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Assessment of fault-detection processes: an approach based on reliability techniques

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1 Author(s)
Morasca, Sandro ; Dipartimento di Elettronica e Inf., Politecnico di Milano, Italy

Two major factors influence the number of faults uncovered by a fault-detection process applied to a software artifact (e.g., specification, code): ability of the process to uncover faults, quality of the artifact (number of existing faults). These two factors must be assessed separately, so that one can: switch to a different process if the one being used is not effective enough, or stop the process if the number of remaining faults is acceptable. The fault-detection process assessment model can be applied to all sorts of artifacts produced during software development, and provides measures for both the `effectiveness of a fault-detection process' and the `number of existing faults in the artifact'. The model is valid even when there are zero defects in the artifact or the fault-detection process is intrinsically unable to uncover faults. More specifically, the times between fault discoveries are modeled via reliability-based techniques with an exponential distribution. The hazard rate is the product of `effectiveness of the fault-detection process' and `number of faults in the artifact'. Based on general hypotheses, the number of faults in an artifact follows a Poisson distribution. The unconditional distribution, whose parameters are estimated via maximum likelihood, is obtained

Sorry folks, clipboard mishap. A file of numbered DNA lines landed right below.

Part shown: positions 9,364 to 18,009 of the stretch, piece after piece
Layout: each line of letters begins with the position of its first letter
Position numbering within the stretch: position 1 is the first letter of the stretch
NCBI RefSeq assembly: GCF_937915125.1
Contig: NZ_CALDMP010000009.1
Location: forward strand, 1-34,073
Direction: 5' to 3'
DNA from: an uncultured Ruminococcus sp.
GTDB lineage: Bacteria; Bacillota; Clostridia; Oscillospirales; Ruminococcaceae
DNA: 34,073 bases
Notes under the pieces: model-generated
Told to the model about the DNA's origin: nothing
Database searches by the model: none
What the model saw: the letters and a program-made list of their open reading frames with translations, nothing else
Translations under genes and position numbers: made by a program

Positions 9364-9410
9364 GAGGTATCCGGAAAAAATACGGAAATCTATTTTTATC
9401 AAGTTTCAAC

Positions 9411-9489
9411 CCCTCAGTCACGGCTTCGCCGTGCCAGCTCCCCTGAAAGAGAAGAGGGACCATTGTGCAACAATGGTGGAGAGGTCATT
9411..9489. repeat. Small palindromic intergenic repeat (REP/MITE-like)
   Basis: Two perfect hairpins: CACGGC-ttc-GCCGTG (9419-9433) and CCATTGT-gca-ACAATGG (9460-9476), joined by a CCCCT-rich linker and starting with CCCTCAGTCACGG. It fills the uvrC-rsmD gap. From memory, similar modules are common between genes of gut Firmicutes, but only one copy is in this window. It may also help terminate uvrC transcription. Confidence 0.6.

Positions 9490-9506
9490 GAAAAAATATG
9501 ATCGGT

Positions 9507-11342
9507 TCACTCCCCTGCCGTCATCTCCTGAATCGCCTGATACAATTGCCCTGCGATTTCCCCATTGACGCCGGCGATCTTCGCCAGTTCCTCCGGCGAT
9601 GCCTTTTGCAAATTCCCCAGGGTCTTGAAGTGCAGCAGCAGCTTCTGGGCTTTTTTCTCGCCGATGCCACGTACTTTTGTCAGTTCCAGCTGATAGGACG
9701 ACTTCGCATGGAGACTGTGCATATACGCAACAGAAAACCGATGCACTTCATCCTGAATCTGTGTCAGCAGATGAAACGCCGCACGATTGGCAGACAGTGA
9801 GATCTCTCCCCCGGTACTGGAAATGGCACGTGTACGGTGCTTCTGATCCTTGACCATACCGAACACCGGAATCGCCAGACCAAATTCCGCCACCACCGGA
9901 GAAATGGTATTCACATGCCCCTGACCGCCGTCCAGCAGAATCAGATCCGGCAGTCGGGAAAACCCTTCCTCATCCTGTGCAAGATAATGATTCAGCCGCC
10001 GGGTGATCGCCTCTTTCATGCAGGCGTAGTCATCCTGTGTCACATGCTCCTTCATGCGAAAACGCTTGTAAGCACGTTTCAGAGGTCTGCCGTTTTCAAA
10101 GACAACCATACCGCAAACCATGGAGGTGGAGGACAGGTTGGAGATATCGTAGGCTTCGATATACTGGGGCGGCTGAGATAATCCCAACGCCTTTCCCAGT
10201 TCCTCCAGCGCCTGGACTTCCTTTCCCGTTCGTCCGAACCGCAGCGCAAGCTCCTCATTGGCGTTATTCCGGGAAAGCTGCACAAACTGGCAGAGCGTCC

Published in:

Reliability, IEEE Transactions on  (Volume:45 ,  Issue: 4 )